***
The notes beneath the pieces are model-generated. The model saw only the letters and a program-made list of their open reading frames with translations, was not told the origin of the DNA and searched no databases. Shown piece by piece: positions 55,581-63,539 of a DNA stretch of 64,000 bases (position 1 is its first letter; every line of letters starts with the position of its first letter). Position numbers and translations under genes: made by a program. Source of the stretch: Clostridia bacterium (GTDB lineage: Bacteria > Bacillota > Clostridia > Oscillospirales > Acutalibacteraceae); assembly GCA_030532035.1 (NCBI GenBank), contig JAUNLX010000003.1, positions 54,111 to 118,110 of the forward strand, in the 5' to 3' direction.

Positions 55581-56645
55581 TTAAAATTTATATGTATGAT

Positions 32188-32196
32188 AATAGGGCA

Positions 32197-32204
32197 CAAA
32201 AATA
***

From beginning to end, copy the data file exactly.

The notes beneath the pieces are model-generated. The model saw only the letters and a program-made list of their open reading frames with translations, was not told the origin of the DNA and searched no databases. Shown piece by piece: positions 55,581-63,539 of a DNA stretch of 64,000 bases (position 1 is its first letter; every line of letters starts with the position of its first letter). Position numbers and translations under genes: made by a program. Source of the stretch: Clostridia bacterium (GTDB lineage: Bacteria > Bacillota > Clostridia > Oscillospirales > Acutalibacteraceae); assembly GCA_030532035.1 (NCBI GenBank), contig JAUNLX010000003.1, positions 54,111 to 118,110 of the forward strand, in the 5' to 3' direction.

Positions 55581-56645
55581 TTAAAATTTATATGTATGAT

Positions 32188-32196
32188 AATAGGGCA

Positions 32197-32204
32197 CAAA
32201 AATA